Help: My Dog’s Breath Stinks

help my dog's breath stinks

You love when your dog hops up on your lap and gives you kisses. What you don’t love, though, is when your dog’s breath stinks. 

Sometimes, bad dog breath signals that they need their teeth brushed. In other cases, it can be a more serious issue.

This guide explains what causes bad breath in dogs and provides tips to improve your dog’s oral health. 

Causes of why your dog’s breath stinks

If your dog’s breath stinks, lots of issues could contribute to the problem. Here are some of the most well-known causes of bad dog breath:

Poor oral hygiene

Like humans, dogs’ breath starts to stink if their teeth aren’t brushed consistently. Your dog can’t hold a toothbrush themselves, so you need to be proactive about regular brushing. 

Sneaking smelly snacks

Some dogs have a penchant for eating smelly things — including, unfortunately, feces. This issue is known as coprophagia, which could be the source of your dog’s bad breath. 

Nutrient deficiencies

Various bacteria live in your dog’s mouth and digestive tract. Nutrient deficiencies can cause imbalances in this bacteria. If these imbalances go on for too long, they can cause bad breath.


If you notice that your dog’s breath smells sweet or fruity, that can be a sign of diabetes. Diabetes is also accompanied by other symptoms like frequent drinking and frequent urination.

Kidney disease

Does your dog’s breath smell like urine? If so, that could indicate they’re suffering from kidney disease. 

Liver disease

Your dog may be experiencing liver disease if they have bad breath and other symptoms like frequent vomiting, a yellow tinge to the gums, and a sudden decrease in appetite.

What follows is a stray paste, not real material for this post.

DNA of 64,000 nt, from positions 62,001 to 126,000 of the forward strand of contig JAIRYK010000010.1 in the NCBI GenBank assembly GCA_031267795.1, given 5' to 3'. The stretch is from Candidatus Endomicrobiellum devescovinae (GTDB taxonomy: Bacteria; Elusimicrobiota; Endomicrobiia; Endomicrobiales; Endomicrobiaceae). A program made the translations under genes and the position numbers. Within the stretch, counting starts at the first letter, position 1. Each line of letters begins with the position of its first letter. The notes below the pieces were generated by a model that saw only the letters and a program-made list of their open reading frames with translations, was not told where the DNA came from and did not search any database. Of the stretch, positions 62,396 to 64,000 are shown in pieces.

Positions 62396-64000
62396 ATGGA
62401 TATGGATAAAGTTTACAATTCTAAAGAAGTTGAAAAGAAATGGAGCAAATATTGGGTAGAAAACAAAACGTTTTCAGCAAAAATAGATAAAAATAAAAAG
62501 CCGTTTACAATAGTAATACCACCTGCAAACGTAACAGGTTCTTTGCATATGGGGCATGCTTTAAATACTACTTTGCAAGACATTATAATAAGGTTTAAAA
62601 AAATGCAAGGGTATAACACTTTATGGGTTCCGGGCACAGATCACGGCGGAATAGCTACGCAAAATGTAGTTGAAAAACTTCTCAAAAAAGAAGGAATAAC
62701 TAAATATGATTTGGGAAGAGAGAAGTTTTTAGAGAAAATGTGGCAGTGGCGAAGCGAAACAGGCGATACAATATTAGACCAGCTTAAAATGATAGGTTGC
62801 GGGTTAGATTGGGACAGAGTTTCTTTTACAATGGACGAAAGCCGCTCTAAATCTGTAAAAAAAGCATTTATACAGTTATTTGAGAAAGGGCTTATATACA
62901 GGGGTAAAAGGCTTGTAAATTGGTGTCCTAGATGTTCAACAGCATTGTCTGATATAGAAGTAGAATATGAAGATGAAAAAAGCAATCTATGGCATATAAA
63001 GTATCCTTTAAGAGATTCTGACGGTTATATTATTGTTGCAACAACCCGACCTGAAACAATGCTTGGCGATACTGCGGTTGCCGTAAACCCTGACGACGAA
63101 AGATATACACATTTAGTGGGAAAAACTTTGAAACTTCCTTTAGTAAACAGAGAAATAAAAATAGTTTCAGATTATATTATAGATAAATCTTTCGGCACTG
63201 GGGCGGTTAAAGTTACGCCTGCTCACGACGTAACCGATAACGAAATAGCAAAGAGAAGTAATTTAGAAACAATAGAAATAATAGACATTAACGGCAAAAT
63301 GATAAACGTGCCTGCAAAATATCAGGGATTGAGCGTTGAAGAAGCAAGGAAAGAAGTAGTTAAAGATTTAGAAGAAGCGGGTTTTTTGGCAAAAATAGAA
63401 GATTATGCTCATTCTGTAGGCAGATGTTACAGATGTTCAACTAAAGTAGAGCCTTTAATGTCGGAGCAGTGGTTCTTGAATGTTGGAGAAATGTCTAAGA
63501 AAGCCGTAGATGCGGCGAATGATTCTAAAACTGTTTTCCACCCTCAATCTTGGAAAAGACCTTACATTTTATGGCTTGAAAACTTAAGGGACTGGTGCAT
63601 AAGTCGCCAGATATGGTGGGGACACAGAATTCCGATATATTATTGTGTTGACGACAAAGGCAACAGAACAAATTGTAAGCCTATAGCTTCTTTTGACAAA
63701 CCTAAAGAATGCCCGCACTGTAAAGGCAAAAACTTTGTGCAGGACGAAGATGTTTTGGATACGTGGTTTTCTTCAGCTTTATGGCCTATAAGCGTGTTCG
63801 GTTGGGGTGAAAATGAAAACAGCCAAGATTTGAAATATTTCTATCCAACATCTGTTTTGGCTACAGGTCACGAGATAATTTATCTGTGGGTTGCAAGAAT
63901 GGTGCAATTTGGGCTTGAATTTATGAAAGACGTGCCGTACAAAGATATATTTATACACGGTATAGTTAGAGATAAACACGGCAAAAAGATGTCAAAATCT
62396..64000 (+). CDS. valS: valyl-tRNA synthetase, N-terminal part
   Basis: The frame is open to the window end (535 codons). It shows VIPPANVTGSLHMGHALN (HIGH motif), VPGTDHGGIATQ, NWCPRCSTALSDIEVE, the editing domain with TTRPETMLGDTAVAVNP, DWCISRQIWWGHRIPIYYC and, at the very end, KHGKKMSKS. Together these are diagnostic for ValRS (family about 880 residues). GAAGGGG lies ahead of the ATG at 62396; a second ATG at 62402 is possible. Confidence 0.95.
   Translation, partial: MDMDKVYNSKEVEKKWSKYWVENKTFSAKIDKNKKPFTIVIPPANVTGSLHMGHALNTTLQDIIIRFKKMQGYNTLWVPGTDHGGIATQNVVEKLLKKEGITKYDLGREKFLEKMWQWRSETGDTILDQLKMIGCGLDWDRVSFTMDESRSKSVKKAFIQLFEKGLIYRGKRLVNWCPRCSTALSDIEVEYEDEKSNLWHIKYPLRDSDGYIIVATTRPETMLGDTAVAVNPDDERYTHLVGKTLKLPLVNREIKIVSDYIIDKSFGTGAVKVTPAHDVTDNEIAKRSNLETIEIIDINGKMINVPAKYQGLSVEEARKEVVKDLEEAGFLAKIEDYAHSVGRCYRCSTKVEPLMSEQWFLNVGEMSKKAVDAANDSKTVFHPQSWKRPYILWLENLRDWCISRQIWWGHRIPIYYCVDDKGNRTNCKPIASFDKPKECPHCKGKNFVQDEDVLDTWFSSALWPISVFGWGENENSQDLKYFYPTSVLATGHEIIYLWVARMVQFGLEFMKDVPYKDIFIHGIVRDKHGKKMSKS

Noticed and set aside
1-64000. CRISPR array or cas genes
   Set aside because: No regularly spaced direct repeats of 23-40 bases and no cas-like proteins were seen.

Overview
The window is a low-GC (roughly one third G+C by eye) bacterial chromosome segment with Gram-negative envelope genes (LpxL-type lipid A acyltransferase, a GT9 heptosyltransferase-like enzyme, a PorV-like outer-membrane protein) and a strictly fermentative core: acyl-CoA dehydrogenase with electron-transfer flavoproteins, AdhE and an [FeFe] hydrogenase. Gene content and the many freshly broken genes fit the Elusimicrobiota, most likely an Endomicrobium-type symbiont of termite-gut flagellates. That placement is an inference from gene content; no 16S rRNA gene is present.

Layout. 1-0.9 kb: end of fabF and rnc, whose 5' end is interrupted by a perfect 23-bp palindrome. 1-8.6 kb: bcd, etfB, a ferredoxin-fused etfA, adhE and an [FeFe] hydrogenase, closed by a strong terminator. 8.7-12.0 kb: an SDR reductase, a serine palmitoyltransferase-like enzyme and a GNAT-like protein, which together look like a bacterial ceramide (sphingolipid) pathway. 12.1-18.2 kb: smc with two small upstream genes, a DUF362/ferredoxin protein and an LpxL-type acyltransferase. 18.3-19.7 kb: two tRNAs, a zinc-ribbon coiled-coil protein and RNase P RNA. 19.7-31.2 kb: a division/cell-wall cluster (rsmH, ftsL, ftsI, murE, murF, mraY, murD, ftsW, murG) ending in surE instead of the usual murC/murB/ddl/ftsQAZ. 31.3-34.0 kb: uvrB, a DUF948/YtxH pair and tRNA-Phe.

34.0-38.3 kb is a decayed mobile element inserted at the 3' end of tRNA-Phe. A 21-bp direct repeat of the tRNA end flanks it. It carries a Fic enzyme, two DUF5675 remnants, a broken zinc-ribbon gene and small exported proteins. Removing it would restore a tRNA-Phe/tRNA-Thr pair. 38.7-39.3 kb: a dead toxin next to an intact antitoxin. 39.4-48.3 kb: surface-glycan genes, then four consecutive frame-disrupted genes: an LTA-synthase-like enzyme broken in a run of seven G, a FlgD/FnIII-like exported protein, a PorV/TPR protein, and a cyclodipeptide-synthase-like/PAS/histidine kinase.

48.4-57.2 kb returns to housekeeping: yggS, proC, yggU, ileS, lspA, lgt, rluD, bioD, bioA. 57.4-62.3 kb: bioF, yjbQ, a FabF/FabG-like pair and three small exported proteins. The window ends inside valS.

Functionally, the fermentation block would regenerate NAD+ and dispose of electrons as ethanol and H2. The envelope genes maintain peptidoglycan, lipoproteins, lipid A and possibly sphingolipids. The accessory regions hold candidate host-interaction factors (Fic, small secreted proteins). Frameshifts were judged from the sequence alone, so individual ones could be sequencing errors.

Oral tumors

Oral tumors are also associated with bad breath in dogs — particularly older dogs. If the tumors grow and become infected, the tissues start to die. If this happens, your dog will have bad breath even if you brush their teeth often.

Cat insurance from From Dog insurance from Coverage Contribution Own risk
petsecur logo €8.46 €12.11 €3.250 — €6.000 10% — 50% €0 — €150
per year
ohra logo €14.05 €17.77 €3.000 — €6.000 20% €30 — €50
per year
figopet logo €12.16 €17.42 €3.000 — €5.000 20% — 50% €0 — €250
per year
InShared logo €13.27 €20,14 €3.000 — €6.000 20% none View
Unive logo €13.86 €14.67 €2.500 — €5.000 20% none View
aegon logo €10.56 €13.14 €3.500 25% €25
per claim

How to get rid of bad dog breath

To get rid of bad breath in dogs, you first need to identify the cause. Start by ruling out the most straightforward issues.

For example, if you know that it’s been a while since you brushed your dog’s teeth, then likely it’s time to start this up again. Getting a dog to enjoy tooth brushing takes training and time! Don’t expect it to happen overnight.

Brushing your dog’s teeth will also help to eliminate a bad smell that lingers after they ate something foul.

When to call a vet

If your dog’s bad breath persists even with regular brushing and careful monitoring to ensure they’re not eating anything they shouldn’t, you should contact a vet.

The vet can conduct a thorough exam to identify the cause of their bad breath, then prescribe a customized protocol to address underlying health issues. They can also perform a more thorough cleaning to get rid of plaque or tartar that’s built up on your dog’s teeth.

Preventing bad breath

It’s easier to prevent bad breath than it is to manage it. Here are some strategies you can implement to ensure your dog’s breath stays as fresh as possible: